July 7, 1917 – “A. D. Caton, 78, died at his home at River Falls. He was an ex-Confederate soldier. Interment will be at the Long Branch Cemetery (in Cohassett).”
August 7, 1917 – “Double Wedding – “Mr. S. A. Smith and Miss Fannie Barron; Mr. Joe Snowden and Miss Mary Kierce were wed.” (Miss Fannie Barron was the school teacher at the one-room Fletcher School on the Brewton Highway. I suppose she had to retire her post since “school marms” could not be wed and still teach school, a requirement of the day!”
August 10, 1917 – “Four children were bitten by a mad dog. They were taken to Montgomery where three of the children are undergoing the Pasteur treatment.”
September 18, 1917 – “Enrollment at the Andalusia City Schools was 510 Monday morning. That was the largest in the history of the school.”
September 28, 1917 – “Sheriff J. W. Livings and the Covington County boys were called out on the 21st to enter the National Army. Persons desiring a photograph of these boys can get one by calling G. W. Cummings Studio.”
May 14, 1918 – “Old Courthouse Will Be Removed – At the request of a local committee headed by Col. G. O. Waits, the county Board of Revenue sold to local purchasers the old courthouse building which will be removed, and the site will be converted into a little park under the supervision of the Civics Club. This action will meet the approval of the people generally as this old building in the center of the square detracts much from the appearance of the city.”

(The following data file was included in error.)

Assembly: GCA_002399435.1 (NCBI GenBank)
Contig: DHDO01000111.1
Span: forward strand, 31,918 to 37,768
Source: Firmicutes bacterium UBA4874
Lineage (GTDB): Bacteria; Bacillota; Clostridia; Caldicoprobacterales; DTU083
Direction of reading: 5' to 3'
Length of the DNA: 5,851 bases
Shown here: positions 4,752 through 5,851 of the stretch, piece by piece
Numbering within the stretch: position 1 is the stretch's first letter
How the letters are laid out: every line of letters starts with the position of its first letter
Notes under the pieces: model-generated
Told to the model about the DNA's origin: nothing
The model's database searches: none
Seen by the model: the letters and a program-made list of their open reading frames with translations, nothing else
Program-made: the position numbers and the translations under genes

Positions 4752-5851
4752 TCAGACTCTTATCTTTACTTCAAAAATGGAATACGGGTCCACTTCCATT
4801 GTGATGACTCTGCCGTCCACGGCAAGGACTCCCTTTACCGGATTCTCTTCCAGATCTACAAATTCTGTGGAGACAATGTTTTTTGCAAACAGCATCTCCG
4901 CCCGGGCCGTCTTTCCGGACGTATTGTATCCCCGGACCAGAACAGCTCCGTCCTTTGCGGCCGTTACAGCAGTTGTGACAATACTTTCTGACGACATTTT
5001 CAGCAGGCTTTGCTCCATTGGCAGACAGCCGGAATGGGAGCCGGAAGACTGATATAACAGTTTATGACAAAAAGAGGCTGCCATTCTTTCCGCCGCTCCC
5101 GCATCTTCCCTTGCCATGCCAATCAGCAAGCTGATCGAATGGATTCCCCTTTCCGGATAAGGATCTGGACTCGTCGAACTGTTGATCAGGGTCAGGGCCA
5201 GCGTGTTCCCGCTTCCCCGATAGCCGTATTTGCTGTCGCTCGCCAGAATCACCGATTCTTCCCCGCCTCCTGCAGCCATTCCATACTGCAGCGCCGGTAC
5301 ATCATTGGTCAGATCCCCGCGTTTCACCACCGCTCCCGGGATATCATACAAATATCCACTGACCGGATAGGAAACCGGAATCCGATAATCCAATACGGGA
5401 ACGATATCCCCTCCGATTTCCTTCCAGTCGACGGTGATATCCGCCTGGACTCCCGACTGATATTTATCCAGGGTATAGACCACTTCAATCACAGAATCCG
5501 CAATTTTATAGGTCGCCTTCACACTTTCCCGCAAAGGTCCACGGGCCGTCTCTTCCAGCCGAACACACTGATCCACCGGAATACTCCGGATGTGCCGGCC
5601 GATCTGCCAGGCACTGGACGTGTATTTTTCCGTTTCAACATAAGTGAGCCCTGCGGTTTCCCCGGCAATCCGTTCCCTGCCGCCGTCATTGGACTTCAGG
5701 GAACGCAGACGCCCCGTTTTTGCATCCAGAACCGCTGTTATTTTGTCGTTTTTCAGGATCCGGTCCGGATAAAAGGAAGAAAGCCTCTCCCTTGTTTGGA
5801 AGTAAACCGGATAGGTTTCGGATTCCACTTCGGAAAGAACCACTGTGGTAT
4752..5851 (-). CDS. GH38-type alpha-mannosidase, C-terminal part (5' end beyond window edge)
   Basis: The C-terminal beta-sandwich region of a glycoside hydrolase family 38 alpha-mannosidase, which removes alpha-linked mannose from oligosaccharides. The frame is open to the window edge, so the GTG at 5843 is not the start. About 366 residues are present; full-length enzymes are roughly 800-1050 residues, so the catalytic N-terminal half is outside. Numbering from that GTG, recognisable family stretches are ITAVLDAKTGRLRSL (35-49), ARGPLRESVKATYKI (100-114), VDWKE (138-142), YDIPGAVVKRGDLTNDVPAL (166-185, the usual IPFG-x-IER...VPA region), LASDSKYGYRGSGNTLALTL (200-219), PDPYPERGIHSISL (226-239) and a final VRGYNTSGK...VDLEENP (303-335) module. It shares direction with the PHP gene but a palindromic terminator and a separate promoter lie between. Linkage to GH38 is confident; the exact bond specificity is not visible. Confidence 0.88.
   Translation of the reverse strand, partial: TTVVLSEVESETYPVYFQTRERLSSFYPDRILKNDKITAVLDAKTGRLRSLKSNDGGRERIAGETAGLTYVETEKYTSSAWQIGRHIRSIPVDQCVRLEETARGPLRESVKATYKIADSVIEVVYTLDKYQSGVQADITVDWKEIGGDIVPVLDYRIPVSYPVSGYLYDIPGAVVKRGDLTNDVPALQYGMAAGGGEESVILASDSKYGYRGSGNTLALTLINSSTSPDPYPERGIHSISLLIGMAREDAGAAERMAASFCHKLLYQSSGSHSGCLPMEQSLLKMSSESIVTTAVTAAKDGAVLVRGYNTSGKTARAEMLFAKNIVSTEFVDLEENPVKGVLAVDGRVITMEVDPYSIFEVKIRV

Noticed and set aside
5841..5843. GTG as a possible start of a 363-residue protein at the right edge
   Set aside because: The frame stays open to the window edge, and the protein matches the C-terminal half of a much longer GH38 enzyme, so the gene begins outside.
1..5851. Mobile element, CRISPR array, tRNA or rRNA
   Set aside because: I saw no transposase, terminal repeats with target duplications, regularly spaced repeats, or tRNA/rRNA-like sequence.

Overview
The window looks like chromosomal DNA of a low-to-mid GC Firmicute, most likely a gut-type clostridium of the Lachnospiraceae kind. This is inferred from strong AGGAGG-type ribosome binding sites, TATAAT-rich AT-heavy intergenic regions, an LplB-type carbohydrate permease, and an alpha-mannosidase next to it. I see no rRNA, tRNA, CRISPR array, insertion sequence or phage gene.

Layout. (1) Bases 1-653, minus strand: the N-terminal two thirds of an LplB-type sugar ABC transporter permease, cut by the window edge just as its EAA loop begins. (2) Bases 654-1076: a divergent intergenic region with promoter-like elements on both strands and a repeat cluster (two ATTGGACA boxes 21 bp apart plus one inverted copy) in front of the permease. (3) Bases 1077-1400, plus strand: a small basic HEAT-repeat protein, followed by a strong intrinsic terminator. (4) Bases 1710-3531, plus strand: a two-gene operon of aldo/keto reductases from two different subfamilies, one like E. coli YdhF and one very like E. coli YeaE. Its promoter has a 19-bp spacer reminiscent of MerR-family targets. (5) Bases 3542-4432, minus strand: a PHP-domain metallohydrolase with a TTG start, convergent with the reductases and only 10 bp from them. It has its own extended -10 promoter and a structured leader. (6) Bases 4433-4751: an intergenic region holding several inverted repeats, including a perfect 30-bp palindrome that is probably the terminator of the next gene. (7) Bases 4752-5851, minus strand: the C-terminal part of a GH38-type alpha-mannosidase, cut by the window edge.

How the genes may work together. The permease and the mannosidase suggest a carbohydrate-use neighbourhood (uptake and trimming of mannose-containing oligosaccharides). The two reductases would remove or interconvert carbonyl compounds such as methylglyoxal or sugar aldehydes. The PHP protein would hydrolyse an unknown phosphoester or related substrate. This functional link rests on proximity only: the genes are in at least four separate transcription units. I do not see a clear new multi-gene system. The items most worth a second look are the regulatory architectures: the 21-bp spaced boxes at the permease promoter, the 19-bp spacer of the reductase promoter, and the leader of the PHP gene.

From the old Board of Revenue minutes, “Masons were instructed to remove the fourth (1897) courthouse’s cornerstone and install a new cornerstone in the current (1917) courthouse.” (HELP SOLVE THIS MYSTERY – Where are those cornerstones now?)
The 2017 summer intern also wrote in his research notes, “Ironically, the current courthouse also experienced a small fire during construction (as did courthouses #1, 2, & 3) on March 24, 1917. Fortunately, the structure did not give way to the flames, and construction wrapped up within 4 months in July 1917.”
The 1917 Covington County Courthouse sits upon a granite foundation. Its walls contain granite, sandstone, brick, and marble. The rear side of the courthouse used to contain a courtyard prior to an addition. The front façade remains the same. In spite of some other changes, the building which reveals a high level of craftsmanship has retained its traditional elegance, renowned for its Beaux Arts and Italianate architecture with Corinthian columns and pilasters, styles widely popular for state and federal government buildings.
One of our readers, Mr. Morgan Simmons, states that his grandfather, W. F. Simmons, was Chairman of the Board of Commissioners when the courthouse was built in 1917. He was also Chairman of the Andalusia School Board when East Three Notch School was built in 1914.
The 100th anniversary of the building of the magnificent and historic courthouse will be observed on Tuesday, December 19, 2017 hosted by the Covington County Commission, Judge Ben Bowden, Judge Stacy Brooks, Judge Lex Short, Circuit Clerk Amy Jones, and Revenue Commissioner Chuck Patterson. Mark your calendar to attend this event where we can celebrate a part of our proud heritage and Remember When. Visit the Three Notch Museum on Historic Central Street soon to view a display of interesting artifacts from the courthouse.
Sue Bass Wilson (AHS Class of ’65) is a local real estate broker and long-time member of the Covington Historical Society. She can be reached at firstname.lastname@example.org.